> position is wrong, just point out that we have differing perspectives).
> > Really?  Some of our documents talk about Python, and some of 
> > them talk about Perl which uses curly braces even more heavily,
> > but I didn't think it'd be an issue.  I would expect code
> > fragments to be in *literal* blocks much more often than single
> > backquotes.
> Agreed (about use of literal blocks), but I think keeping the special
> characters to a minimum is an important goal.

I agree.  One cool thing about more powerful inline tagging is that 
we don't have to add any more special characters.  If we want to add
substitution, or inline images, or the Spanish Inquisition, we can do
that with the tag syntax rather than more punctuation.

> In particular, code becomes
> unreadable if it needs *any* escaping at all. ("Is that markup, or am I
> supposed to type that?") And while braces-as-delimiters are probably only
> seen in literal blocks, it's quite reasonable to talk about dictionaries
> (ie, {'a':1, 'b':2}) inline...

I misspoke again.  I meant "literal text", not just literal blocks.

I'd write that ``{'a':1, 'b':2}`` whether or not braces had any special
meaning, just out of habit, both for output formatting and to avoid any
problems with backquotes or backslashes.

But even with my suggestion, you can still write {'a':1, 'b':2}.  What
you can't write without escaping is::

    `{'a':1, 'b':2}`__

    __ /docs/dictionary.html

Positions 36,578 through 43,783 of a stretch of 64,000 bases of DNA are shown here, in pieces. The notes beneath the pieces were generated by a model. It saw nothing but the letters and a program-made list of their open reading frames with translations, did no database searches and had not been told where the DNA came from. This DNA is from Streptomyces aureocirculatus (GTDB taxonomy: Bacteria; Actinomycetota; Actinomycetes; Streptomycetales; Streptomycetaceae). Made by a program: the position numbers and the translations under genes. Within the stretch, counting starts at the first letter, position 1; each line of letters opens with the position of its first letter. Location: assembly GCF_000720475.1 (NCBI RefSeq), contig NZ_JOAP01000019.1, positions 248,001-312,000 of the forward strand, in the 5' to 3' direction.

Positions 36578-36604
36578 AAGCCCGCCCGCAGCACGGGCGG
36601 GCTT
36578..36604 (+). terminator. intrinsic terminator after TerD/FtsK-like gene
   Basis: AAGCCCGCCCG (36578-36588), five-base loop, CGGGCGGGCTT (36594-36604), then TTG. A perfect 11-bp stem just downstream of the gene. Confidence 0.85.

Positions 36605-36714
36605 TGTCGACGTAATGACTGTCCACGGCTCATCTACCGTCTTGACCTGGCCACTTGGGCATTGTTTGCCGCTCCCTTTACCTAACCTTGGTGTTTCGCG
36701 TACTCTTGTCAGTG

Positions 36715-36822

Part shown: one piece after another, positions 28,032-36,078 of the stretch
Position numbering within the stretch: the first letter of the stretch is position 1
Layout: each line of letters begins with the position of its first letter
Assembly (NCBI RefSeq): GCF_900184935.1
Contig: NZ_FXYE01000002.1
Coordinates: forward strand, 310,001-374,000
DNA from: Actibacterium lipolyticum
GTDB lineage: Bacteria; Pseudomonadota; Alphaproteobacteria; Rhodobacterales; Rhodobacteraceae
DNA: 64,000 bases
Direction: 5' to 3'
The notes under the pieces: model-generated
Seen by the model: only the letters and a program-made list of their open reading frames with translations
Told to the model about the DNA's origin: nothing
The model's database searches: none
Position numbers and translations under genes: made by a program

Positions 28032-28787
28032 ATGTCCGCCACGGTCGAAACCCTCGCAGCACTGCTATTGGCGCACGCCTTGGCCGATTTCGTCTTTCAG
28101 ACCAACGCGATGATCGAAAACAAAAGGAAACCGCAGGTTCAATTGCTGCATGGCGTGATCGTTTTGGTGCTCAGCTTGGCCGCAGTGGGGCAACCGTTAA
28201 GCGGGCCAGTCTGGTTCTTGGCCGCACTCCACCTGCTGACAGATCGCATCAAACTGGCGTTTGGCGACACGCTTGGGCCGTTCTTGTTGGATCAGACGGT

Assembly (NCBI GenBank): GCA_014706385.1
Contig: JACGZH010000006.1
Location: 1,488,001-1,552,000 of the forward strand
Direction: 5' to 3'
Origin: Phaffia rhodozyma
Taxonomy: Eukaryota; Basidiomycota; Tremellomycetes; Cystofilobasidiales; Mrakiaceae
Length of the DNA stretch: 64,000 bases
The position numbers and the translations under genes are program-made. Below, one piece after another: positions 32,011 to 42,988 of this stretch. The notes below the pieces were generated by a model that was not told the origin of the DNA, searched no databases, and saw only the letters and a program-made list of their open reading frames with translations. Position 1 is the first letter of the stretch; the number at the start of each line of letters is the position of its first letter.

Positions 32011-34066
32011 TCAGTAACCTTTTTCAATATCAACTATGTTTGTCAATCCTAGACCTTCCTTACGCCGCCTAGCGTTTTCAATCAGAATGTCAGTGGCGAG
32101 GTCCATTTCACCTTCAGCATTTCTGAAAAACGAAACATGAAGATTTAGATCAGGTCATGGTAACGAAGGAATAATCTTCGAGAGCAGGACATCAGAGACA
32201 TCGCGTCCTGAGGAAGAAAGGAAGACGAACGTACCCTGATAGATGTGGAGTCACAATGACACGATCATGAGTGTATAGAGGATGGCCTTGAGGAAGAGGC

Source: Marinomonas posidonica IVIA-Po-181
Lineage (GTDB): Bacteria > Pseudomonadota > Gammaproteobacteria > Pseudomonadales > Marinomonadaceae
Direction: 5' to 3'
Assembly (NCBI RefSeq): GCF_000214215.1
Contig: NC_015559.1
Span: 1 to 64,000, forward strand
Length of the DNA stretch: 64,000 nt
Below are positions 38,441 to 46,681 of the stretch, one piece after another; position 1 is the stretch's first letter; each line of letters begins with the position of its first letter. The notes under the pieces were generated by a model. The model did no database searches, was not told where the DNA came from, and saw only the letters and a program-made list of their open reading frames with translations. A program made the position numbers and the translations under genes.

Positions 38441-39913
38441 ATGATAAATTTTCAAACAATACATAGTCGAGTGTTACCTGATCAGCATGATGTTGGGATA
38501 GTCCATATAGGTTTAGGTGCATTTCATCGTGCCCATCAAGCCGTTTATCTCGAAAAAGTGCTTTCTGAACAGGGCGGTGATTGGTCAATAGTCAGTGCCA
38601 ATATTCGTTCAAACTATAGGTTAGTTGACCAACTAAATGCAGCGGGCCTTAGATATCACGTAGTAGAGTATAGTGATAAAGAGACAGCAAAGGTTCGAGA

I really can't think of a common case where link text would contain
curly braces, even when you're talking about code a lot.

> > You still have those.  Instead of ``:attribute:`Fred``` you write 
> > ```attribute:: Fred```.  Directives are slightly expanded to subsume
> > the role of roles.  And if you ever want to give that "class"
> > directive/role some arguments or otherwise make it more complex,
> > you can do that, which you couldn't with the current roles.
> I thought that interpreted text (ie, anything in \`...\`, with the exception
> of substitutions and hyperlinks, which have extra delimiting characters) was
> entirely application-defined. You seem to be suggesting some standard
> interpretation of the contents to cover attributes. [1]_

To cover roles.  In general I was suggesting that ``:rolename:`text```
could be written as ```rolename:: text```.  However, as I wrote in my
reply to David, this is a side issue; keeping the ``:rolename:`text```
syntax wouldn't really change things.  Fergetaboutit.

> .. [1] By the way, you do realise that in advocating nesting,
>        you are making the construct::
>            ```attribute:: Fred```
>        which you just used, illegal? (Or at least different.)
>        At the moment it is a literal display of markup. What would
>        it be with nesting?

It'd be a literal display of markup.  As the spec says:

    No markup interpretation (including backslash-escape 
    interpretation) is done within inline literals.

Anyway, summary: I think we have the same goals.  But I think the
suggestions I'm making aren't as difficult or complex as you seem
to believe.